Carprofen acts by inhibiting enzymes that are involved in pain and inflammation. It acts quickly, alleviating pain and inflammation within one to three hours of oral administration. Carprofen is related to ibuprofen (a commonly-used NSAID in humans), but it is much less likely to be associated with toxicity in dogs. 

Most veterinary practices keep carprofen in stock and prescribe it regularly. Additionally, carprofen may be available for purchase through veterinary pharmacies (with a prescription). 

What is Carprofen Used For in Dogs?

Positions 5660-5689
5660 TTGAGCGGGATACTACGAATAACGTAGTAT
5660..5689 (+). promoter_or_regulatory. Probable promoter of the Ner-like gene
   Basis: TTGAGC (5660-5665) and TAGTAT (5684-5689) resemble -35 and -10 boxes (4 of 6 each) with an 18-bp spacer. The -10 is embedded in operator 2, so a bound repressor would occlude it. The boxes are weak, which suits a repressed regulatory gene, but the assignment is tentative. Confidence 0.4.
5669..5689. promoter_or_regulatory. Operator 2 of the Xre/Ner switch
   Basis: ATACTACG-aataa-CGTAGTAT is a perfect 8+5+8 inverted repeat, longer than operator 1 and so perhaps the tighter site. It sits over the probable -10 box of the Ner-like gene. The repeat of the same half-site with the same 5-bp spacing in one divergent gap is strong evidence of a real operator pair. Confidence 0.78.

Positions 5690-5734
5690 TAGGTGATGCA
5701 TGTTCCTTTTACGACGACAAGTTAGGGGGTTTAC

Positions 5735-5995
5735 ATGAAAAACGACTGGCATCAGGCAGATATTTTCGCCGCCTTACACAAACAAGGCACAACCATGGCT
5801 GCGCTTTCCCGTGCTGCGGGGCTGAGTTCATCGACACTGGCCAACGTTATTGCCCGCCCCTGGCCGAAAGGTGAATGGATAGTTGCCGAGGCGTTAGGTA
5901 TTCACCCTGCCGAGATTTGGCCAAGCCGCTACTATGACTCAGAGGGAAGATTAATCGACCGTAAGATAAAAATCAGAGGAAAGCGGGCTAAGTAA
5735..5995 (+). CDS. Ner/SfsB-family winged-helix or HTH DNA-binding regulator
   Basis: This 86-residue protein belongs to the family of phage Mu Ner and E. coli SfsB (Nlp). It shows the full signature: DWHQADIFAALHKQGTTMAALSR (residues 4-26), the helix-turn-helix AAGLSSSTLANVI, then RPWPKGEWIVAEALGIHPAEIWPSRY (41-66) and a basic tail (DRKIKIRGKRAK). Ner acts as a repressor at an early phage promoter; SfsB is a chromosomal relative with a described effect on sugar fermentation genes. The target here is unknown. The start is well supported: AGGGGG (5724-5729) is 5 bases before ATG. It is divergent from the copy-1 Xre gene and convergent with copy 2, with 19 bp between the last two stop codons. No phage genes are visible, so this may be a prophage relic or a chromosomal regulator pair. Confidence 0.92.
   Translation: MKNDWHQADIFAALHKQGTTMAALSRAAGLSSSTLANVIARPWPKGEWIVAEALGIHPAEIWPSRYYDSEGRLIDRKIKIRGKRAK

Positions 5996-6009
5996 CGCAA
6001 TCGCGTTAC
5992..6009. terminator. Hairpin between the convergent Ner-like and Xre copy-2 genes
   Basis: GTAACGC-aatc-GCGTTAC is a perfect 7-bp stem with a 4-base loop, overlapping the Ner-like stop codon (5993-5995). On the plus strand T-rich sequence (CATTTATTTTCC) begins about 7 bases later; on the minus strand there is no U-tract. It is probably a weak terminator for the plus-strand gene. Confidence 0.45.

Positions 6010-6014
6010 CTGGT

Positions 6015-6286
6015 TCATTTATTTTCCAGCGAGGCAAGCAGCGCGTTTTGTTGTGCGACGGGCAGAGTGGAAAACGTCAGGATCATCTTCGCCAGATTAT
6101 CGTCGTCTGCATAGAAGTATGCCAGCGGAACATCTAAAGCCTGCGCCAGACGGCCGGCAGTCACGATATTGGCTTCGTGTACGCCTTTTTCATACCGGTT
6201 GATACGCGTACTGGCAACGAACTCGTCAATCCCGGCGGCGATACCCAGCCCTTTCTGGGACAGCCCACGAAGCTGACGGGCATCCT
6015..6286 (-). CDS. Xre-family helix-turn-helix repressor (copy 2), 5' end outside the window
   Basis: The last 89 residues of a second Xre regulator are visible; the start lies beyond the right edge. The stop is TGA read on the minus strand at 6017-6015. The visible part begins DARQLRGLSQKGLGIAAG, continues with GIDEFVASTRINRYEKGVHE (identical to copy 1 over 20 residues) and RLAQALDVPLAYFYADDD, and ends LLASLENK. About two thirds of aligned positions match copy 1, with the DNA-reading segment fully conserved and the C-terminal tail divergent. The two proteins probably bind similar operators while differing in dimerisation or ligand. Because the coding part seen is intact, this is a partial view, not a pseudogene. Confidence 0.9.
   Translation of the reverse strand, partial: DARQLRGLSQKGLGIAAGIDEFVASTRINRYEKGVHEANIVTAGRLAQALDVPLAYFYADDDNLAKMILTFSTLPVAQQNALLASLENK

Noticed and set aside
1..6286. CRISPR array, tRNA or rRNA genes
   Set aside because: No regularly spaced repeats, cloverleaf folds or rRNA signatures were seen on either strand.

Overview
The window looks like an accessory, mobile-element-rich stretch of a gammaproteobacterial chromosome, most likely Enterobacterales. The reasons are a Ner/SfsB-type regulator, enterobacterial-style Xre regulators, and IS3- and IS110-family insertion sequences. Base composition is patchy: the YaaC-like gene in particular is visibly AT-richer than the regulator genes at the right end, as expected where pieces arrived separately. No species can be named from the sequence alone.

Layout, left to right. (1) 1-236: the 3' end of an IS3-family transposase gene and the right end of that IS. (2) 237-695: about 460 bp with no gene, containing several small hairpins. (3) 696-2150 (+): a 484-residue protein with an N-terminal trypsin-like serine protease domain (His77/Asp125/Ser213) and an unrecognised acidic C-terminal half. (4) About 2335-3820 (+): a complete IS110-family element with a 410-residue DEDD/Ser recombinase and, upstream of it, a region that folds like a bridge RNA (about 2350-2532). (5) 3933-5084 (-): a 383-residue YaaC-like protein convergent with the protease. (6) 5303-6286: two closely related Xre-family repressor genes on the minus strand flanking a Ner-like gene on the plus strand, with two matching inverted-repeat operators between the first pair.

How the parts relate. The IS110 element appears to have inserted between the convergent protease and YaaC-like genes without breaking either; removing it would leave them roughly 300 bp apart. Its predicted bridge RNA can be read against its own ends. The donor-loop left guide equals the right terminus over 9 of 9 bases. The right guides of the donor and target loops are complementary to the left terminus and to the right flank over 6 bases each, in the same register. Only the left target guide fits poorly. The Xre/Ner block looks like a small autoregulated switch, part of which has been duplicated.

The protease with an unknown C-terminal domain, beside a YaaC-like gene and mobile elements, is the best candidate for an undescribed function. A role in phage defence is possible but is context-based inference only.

Dog recovering after surgery

Carprofen is used to manage pain and inflammation. The most common indications for carprofen are post-surgical pain (many dogs receive several days of carprofen after spay/neuter surgery and other surgeries) and osteoarthritis. However, carprofen can also be used to treat a number of other acute injuries or illnesses, including lameness, intervertebral disk disease, trauma, bite wounds, anal sac impaction, and other conditions.

Is Carprofen Safe for My Dog?

Carprofen is a commonly-prescribed pain medication for dogs that is typically well-tolerated. Side effects can occur, however, and it is important to know which side effects to watch for. Being familiar with common side effects can maximize the likelihood that you detect these side effects quickly and address them appropriately.